Breaking: Oops, Google Wave a Fail!

Has the Brain’s Plan Been Foiled?

OK – So its not quite breaking news. It took awhile to recover from the shock. For the moment just play along.

Google announced recently that they are suspending further development of Google Wave[i].

“Was it a social network or a collaboration tool on steroids? Nobody could quite agree, and it’s one reason for the demise of Google Wave.” Georgina Swan, PCWorld[ii]

“… admitting failure and moving on is another key lesson in managing innovation.” — Karim R. Lakhani, Harvard Business Review[iii]

“Still, I think Google’s public celebration of its recent product failures strongly suggests that its growth story is far from over.” John Keeling, The Motley Fool[iv]

I can hear the Brain going through his checklist with Pinky:

  • Real time interaction among networked individuals – Check!
  • Uber mash up and convergence of different social interaction metaphors – Check!
  • Uber sharing and collaboration allowing networks formed in Web 2.0 to accomplish objectives in Web 3.0 – Check!
  • A platform that can be expanded by third parties to provide capabilities that has yet to be envisioned – Check!
  • A really really really smart spell checker[v] – Check?!
  • All wrapped in an obsolete desktop metaphor with a UI that is so ugly and complex that only a geek could love it[vi] – Check! What??? Narf!!!

Geeks: A mass media they make – Not!

Anyone of these points could become the next media gestalt that changes how we operate in the world at large. However these capabilities, though requiring more computational capability, are more incremental to what has already been accomplished in Web 2.0.

Collaboration already can be done with Webex and combining email with documents is not that different from Google Groups. In the end the mashup was too complex for anyone but a techno geek to comprehend. To bring social networks into email and messaging has already been done by Facebook and MySpace with Twitter and Tumblr addressing the need to express and publish thoughts and ideas.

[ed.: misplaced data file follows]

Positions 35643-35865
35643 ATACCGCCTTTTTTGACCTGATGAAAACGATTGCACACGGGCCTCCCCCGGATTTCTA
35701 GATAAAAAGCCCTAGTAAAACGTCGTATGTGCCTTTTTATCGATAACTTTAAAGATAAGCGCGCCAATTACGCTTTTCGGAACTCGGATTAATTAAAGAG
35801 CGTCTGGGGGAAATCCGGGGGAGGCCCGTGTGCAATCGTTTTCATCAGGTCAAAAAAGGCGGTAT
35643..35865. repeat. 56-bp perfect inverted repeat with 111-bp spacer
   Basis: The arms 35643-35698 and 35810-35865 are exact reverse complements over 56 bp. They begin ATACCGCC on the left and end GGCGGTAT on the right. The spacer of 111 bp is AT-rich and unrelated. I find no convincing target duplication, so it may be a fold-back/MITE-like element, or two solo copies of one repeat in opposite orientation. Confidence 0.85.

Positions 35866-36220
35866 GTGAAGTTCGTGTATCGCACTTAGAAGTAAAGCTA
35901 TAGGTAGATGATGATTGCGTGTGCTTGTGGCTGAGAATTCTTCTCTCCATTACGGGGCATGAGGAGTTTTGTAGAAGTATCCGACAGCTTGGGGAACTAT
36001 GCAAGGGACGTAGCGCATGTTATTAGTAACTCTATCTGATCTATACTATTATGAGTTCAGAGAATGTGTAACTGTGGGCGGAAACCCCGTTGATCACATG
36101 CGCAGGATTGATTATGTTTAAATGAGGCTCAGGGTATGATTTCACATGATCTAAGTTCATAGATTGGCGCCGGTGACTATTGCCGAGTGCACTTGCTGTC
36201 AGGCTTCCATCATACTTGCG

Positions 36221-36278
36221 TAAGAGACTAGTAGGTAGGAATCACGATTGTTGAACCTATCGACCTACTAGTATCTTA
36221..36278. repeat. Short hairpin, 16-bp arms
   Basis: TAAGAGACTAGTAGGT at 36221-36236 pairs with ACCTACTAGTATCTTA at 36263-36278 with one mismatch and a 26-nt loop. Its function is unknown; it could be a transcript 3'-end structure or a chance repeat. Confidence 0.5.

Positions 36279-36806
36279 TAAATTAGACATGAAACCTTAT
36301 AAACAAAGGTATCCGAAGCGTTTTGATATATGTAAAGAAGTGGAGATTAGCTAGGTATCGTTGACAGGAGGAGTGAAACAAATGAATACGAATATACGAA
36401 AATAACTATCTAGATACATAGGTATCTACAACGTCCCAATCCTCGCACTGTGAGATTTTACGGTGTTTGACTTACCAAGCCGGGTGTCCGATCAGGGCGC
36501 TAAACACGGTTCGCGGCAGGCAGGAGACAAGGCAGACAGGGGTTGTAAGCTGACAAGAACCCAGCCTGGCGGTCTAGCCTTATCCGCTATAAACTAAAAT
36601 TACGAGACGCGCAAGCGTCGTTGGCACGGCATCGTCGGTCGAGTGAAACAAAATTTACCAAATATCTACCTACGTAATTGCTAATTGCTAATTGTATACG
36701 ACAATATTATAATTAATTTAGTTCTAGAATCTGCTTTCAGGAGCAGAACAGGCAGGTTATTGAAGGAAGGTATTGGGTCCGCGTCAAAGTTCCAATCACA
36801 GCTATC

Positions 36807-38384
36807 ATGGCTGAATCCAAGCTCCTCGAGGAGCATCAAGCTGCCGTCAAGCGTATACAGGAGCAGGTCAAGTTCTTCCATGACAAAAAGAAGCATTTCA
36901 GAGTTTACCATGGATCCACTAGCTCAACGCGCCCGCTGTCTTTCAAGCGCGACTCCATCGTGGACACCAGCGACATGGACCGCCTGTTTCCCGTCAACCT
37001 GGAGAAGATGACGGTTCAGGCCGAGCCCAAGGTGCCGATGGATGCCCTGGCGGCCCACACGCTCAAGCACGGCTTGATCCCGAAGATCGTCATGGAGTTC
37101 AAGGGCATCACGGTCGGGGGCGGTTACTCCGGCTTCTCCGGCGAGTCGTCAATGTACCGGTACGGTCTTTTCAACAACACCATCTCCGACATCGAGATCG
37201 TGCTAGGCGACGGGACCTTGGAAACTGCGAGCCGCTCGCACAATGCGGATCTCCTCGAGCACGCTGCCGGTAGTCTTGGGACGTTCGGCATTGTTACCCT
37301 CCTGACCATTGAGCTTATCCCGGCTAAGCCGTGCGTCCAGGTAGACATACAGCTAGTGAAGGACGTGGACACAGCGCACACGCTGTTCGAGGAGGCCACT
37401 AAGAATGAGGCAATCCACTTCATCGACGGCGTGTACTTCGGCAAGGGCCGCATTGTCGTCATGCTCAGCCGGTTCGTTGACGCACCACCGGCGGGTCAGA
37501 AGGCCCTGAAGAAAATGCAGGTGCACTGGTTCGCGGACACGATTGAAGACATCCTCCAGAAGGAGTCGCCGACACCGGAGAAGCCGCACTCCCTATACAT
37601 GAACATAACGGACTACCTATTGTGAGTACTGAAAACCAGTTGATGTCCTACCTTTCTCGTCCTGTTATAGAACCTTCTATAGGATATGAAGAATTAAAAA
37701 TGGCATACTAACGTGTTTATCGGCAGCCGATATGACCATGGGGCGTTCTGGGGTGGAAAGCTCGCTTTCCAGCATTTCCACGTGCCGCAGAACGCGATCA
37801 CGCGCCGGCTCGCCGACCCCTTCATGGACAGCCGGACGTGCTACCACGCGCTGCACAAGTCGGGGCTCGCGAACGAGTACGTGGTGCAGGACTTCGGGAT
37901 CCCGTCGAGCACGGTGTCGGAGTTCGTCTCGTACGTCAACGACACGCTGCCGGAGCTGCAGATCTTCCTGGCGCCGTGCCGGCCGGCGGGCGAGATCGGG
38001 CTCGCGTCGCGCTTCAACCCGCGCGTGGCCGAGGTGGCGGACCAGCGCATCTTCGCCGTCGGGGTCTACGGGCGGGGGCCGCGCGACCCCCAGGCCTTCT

To return to a desktop metaphor of work groups and browsers just doesn’t seem to fit the persona of a revolution. A better spell checker and watching someone correct your text while you are typing is not sufficient change and in some ways creepy.

It is the masses of social beings (which excludes many of us geeks) accepting and adopting a technology that creates a medium. Make no doubt about it, you have to become a medium phenom if your goal is to take over the world. You can’t be like Microsoft, just coming out with new versions of the old stuff, or in Googles case tweak the search algorithm. That is the direct road to has been.

The untapped potential is the networks created in Web 2.0 can be used to accomplish things…together…in Web 3.0! Working together is not a new thing, but potentially disruptive if facilitated and accomplished on a massive scale. Unfortunately, Google is not able to exploit this potential, whereas Facebook and Twitter have been able to at least capture the public’s imagination, and Apple has been able to focus on its demands.

Google must Face the Book (and the Music)

If Google is the Architect of Cloud 2.0, then Facebook is its face. Google after all this appears as clueless as the Architect in the Matrix (don’t even consider Facebook as the Oracle … maybe Apple or Salesforce). Poor little Google caught between Facebook and Apple looks as out of place and lumbering as Microsoft and Yahoo at a search conference. Somehow Google has to defend search and get Social as Microsoft had to defend the desktop and get the Cloud. From Microsoft’s experience, it does not look good for Google nor the Silicon Valley techno-geeks that have been cheering on Google’s technological arrogance[vii]